Any VPN's for linux with a client that has built-in killswitch?

Discussion in 'privacy technology' started by krustytheclown2, Nov 6, 2015.

  1. krustytheclown2

    krustytheclown2 Registered Member

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    I'm looking for a VPN for Ubuntu that has a client with built-in killswitch so that if the vpn connection fails it kills all internet activity. I know AirVPN is one but I need another, any ideas?
     
  2. Palancar

    Palancar Registered Member

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    Well as you mentioned, Air has one and it works solidly! A linux client for the "public" takes alot of design because there are so many different distro's. If for some reason you don't want to use Air then may I suggest a super easy method for Linux only?

    Create a ONE RULE ufw (IP table frontend = ufw) that locks your connection to only tun0. You would engage your vpn connection with your provider and then enable ufw. NOTHING enters or leaves the machine except via tun0. Its rock solid and YOU control the "firewall" not the vpn provider. Nobody cares more about you than you!!

    step one - connect

    step two - enable ufw

    That's it!!

    You would disable ufw next session to be able to connect and then go to step one.

    ps - I didn't mean to seemingly ignore your actual question, but I am not aware of any provider other than Air with a linux client. I check all the time because I study code for firewalls.
     
    Last edited: Nov 8, 2015
  3. krustytheclown2

    krustytheclown2 Registered Member

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    I already have AirVPN is why, I found Mullvad has it though and it's looking good (and really cheap)
     
  4. Palancar

    Palancar Registered Member

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    Depending on when your vpn agreements expire, most of the providers (recommended here) may be running "Black Friday" specials. Some of the deals last year were about 50-60 % of normal when a year was purchased. Thats only a few weeks, just as a reminder.
     
  5. mirimir

    mirimir Registered Member

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    Or just allow connections on eth0 to the VPN server. And maybe drop bad packets. Whonix VPN-Firewall is a good example.
     
  6. Palancar

    Palancar Registered Member

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    Another fine idea. Both of us have always preferred to control our own machines. I do fully understand why many don't have the inclination to learn how to do it. If they knew how easy it really is I think everyone would rather trust themselves over a provider. I do trust my 3 providers, but not as much as myself.
     
  7. driekus

    driekus Registered Member

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    I personally use UFW to block any connections not to the VPN server. I do allow certain local traffic depending on the Linux VM. UFW allows for this. If you are really stuck you can use the graphical front end gufw.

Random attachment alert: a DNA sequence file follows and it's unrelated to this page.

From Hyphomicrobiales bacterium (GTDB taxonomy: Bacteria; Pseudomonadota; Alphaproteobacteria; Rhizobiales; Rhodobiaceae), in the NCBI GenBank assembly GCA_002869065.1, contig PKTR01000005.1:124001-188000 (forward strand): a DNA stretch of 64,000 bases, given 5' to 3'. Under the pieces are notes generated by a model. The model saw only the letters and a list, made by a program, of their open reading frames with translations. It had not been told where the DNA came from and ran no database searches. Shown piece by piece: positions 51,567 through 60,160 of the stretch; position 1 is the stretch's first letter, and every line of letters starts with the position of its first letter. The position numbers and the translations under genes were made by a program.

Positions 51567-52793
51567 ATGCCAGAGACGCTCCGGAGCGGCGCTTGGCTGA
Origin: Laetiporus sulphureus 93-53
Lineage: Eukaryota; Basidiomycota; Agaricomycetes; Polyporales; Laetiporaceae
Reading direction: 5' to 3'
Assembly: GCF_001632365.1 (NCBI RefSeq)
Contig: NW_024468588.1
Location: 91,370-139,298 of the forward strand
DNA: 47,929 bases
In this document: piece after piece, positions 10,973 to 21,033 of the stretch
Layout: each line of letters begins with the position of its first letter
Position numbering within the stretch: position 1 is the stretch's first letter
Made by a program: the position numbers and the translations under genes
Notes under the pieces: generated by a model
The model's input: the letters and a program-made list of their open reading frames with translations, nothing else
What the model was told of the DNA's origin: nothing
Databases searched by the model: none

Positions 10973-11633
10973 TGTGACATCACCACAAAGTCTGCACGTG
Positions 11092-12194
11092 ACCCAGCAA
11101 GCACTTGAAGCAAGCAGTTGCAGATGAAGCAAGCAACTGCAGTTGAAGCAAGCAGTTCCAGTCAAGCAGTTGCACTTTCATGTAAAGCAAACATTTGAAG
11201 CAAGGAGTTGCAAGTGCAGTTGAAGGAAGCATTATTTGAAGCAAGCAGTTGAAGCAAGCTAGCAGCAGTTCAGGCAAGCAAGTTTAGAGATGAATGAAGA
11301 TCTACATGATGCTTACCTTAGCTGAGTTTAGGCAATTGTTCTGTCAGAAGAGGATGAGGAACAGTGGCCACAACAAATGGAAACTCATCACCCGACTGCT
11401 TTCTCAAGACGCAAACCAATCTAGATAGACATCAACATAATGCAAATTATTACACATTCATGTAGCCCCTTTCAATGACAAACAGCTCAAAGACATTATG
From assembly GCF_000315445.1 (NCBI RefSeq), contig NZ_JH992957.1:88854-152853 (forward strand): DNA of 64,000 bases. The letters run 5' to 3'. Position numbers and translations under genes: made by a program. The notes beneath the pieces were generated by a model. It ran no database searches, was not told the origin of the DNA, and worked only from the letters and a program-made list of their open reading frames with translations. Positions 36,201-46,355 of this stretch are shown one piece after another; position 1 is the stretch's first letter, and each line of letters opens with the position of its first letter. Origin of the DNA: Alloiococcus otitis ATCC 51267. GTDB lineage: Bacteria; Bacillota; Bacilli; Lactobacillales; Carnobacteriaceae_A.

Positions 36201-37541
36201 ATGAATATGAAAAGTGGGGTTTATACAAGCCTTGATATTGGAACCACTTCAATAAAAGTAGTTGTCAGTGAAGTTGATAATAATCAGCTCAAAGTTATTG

8. Palancar

    Palancar Registered Member

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    Hopefully all here know I am talking about my privacy "hobby computers" when I am posting about some of my config's. On those I specifically prohibit ANY interaction on the local network (LAN). When I am home the LAN has 10 + devices connected almost 24/7. Rather than attempt to control them all, which is unreasonable, I simply exclude them from the vpn tunnel and block the tunnel machine from leaving the tunnel --EVER. There are tons of ways to accomplish this task and they all have merit.

    OP, sorry we left your original question. Back on point, I'll have to do some reading about Mullvad's linux client. Not currently one of my providers, but their reputation is strong here. Does Mullvad post their client software on github or similar? I like to glean over code as a hobby.
     
  9. driekus

    driekus Registered Member

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    Gotcha and completely agree. My security philosophy is more about blocking external access and using disposable Tor VPNs for browsing (high risk activity). I do run some semi-trusted VMs through a VPN with some (limited) internal network access for printing. You are making me rethink that philosophy. I suppose it would be safer to use my Qubes-OS copy feature to pass pdfs through to a VM with printer access.

    I dont necessarily think the discussion was a distraction. When your option is only a VPN client that disconects when the VPN drops it does limit you to certain VPN providers. Broadening options to include a firewall-OpenVPN solution gives you a lot more provider choices. It also is a way to give the same level of security to android using OpenVPN connect and AFWall.
     
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